On September 15, 1963, nearly a year after Karl Germer died, Sascha Germer (Karl’s widow) wrote to Germer’s A∴A∴ student, Marcelo Motta, encouraging him to take up the work of Thelema and carry it forward. Motta had written to Sascha shortly after her husband’s death, “I am not prepared. I am not anything. It will be many years yet before I am ready to do anything. I have much work to do on myself yet […]” Motta was, according to his own account a Zelator at the time of Karl’s death, and he would recount nearly a decade later to Jame Wasserman that it was “the moment when I became able to carry on alone, but was not completely prepared.”
Nevertheless, as far a Sascha was concerned, Motta was the closest student to Germer and was to be the one to carry the banner into the future. In the letter below, she wrote to Motta, “You are young, you are the future of the Work, I did not believe when Karl said: It will take another 10 years to make Motta the heir! But spiritually you are his Heir! You have to work on in Brazil […] You fight [for] the Work! Fight with Ra-Hoor-Khuit!”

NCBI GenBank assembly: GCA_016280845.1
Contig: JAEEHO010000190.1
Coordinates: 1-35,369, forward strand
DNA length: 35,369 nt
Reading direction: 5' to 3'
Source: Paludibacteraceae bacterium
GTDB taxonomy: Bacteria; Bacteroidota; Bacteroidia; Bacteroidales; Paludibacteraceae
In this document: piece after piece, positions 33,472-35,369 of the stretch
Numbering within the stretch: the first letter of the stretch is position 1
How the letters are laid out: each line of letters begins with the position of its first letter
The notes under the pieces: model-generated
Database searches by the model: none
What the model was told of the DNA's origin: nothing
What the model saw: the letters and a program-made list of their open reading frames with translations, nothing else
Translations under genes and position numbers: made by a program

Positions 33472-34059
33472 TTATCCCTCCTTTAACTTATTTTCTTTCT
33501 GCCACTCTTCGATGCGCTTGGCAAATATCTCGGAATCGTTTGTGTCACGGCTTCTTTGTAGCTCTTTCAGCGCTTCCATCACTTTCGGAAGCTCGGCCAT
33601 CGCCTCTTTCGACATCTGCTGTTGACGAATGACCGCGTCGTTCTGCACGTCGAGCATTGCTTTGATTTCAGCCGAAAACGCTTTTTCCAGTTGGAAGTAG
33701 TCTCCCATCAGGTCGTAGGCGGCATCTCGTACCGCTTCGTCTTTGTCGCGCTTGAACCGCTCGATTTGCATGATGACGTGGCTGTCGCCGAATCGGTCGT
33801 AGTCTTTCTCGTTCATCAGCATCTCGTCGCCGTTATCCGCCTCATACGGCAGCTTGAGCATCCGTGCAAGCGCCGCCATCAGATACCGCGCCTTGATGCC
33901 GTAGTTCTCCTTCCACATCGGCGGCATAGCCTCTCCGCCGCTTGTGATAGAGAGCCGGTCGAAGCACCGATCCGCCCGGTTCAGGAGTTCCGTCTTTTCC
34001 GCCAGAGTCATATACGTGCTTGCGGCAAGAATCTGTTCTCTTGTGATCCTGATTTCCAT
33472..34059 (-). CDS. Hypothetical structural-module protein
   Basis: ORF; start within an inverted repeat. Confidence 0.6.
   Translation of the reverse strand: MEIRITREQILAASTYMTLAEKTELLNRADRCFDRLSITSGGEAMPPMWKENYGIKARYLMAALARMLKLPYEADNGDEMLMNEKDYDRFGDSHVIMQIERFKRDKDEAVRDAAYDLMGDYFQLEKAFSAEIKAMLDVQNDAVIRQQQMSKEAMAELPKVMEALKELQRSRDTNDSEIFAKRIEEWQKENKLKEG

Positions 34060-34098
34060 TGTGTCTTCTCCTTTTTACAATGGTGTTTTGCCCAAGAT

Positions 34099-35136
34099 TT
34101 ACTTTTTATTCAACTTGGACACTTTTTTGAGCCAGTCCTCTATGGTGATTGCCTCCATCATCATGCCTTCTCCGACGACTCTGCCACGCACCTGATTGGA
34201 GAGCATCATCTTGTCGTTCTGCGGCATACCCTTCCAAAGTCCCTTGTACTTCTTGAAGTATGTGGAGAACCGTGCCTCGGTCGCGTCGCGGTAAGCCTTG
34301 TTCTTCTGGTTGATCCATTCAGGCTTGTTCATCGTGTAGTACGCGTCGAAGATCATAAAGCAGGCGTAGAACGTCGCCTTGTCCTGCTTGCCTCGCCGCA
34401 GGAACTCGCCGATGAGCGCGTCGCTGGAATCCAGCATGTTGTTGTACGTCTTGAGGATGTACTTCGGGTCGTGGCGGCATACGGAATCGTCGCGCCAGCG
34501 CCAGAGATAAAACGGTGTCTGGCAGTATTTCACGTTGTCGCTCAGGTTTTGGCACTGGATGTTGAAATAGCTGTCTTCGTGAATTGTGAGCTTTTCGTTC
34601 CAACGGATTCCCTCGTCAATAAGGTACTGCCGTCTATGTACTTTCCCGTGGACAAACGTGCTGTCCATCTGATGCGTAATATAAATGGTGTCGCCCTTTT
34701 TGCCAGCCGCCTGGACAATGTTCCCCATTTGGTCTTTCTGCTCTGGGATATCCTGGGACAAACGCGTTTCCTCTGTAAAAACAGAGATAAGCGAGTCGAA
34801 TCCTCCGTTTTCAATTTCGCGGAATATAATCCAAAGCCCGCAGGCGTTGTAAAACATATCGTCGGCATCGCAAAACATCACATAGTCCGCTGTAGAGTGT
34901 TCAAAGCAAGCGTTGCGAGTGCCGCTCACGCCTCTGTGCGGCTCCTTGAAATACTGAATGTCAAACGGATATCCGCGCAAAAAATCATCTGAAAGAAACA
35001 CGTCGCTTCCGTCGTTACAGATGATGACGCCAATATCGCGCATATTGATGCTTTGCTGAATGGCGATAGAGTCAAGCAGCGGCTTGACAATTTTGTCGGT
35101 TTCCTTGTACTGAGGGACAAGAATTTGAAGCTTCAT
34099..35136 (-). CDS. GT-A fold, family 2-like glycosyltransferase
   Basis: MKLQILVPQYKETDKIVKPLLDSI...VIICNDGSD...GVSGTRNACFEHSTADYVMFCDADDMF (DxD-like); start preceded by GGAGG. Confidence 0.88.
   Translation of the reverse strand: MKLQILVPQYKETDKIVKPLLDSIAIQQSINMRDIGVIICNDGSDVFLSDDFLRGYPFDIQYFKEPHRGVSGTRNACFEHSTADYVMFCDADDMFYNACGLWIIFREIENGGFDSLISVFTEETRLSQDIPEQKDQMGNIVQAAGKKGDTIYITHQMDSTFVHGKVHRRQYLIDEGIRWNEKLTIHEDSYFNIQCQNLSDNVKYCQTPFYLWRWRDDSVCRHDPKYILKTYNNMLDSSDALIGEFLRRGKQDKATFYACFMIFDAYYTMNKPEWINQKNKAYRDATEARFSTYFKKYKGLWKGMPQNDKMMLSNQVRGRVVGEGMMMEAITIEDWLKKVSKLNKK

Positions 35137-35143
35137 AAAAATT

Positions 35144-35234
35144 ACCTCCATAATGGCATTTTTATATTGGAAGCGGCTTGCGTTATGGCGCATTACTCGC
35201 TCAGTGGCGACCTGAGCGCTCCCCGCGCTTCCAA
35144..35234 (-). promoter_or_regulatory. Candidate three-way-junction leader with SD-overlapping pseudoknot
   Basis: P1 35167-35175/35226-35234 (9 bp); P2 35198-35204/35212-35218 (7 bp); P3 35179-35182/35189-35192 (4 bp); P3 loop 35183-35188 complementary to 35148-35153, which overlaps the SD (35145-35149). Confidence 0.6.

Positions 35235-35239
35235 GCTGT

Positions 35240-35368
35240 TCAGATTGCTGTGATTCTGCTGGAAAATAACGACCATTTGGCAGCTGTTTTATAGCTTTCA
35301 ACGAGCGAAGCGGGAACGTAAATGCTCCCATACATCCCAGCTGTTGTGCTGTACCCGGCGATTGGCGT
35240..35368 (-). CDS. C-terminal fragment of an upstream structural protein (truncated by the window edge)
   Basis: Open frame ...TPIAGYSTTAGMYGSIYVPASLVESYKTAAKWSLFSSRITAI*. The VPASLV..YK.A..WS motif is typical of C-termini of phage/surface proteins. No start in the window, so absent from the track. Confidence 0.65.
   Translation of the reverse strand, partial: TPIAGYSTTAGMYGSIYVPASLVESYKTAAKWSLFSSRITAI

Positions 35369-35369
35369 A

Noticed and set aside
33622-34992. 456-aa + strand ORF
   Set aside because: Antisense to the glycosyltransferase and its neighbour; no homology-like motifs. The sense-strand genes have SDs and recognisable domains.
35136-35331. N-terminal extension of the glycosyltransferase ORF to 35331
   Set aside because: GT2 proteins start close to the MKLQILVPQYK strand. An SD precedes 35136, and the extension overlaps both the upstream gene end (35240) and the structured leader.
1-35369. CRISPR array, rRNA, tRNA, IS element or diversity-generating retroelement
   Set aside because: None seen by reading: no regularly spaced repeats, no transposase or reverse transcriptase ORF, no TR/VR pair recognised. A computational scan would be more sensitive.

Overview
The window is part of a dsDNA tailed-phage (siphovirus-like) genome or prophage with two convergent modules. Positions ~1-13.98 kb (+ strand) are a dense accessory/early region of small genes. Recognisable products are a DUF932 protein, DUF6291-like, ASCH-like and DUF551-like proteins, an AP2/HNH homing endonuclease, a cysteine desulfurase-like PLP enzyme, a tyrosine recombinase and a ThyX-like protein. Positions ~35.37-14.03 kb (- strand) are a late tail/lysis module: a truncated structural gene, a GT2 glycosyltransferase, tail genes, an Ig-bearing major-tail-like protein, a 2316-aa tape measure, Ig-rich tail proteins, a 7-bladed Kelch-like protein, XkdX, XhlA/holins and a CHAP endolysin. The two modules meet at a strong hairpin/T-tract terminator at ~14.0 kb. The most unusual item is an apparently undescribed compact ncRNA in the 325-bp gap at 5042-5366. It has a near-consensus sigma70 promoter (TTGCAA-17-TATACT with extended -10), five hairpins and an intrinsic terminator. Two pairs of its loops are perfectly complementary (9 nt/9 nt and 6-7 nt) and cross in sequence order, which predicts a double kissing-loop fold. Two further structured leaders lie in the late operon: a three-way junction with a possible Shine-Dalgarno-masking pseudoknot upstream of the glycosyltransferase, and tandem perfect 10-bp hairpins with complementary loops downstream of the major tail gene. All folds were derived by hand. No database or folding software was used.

In fact, Motta’s relationship to Germer and his intentions with Thelema lied solely in the work of the A∴A∴. Yet, Motta was never actually granted any charter in the O.T.O. (although Germer had mentioned it to him over the years of their correspondence).
Motta would later indeed carry on the work of the A∴A∴ and announce its resurfacing in 1975 in his publication of The Commentaries of AL. However, it would be Grady McMurtry who would hold a greater claim to the O.T.O. It was that fateful summer of 1976, these two giants would clash for successorship in the Thelemic movement, events which continue to influence the movement today.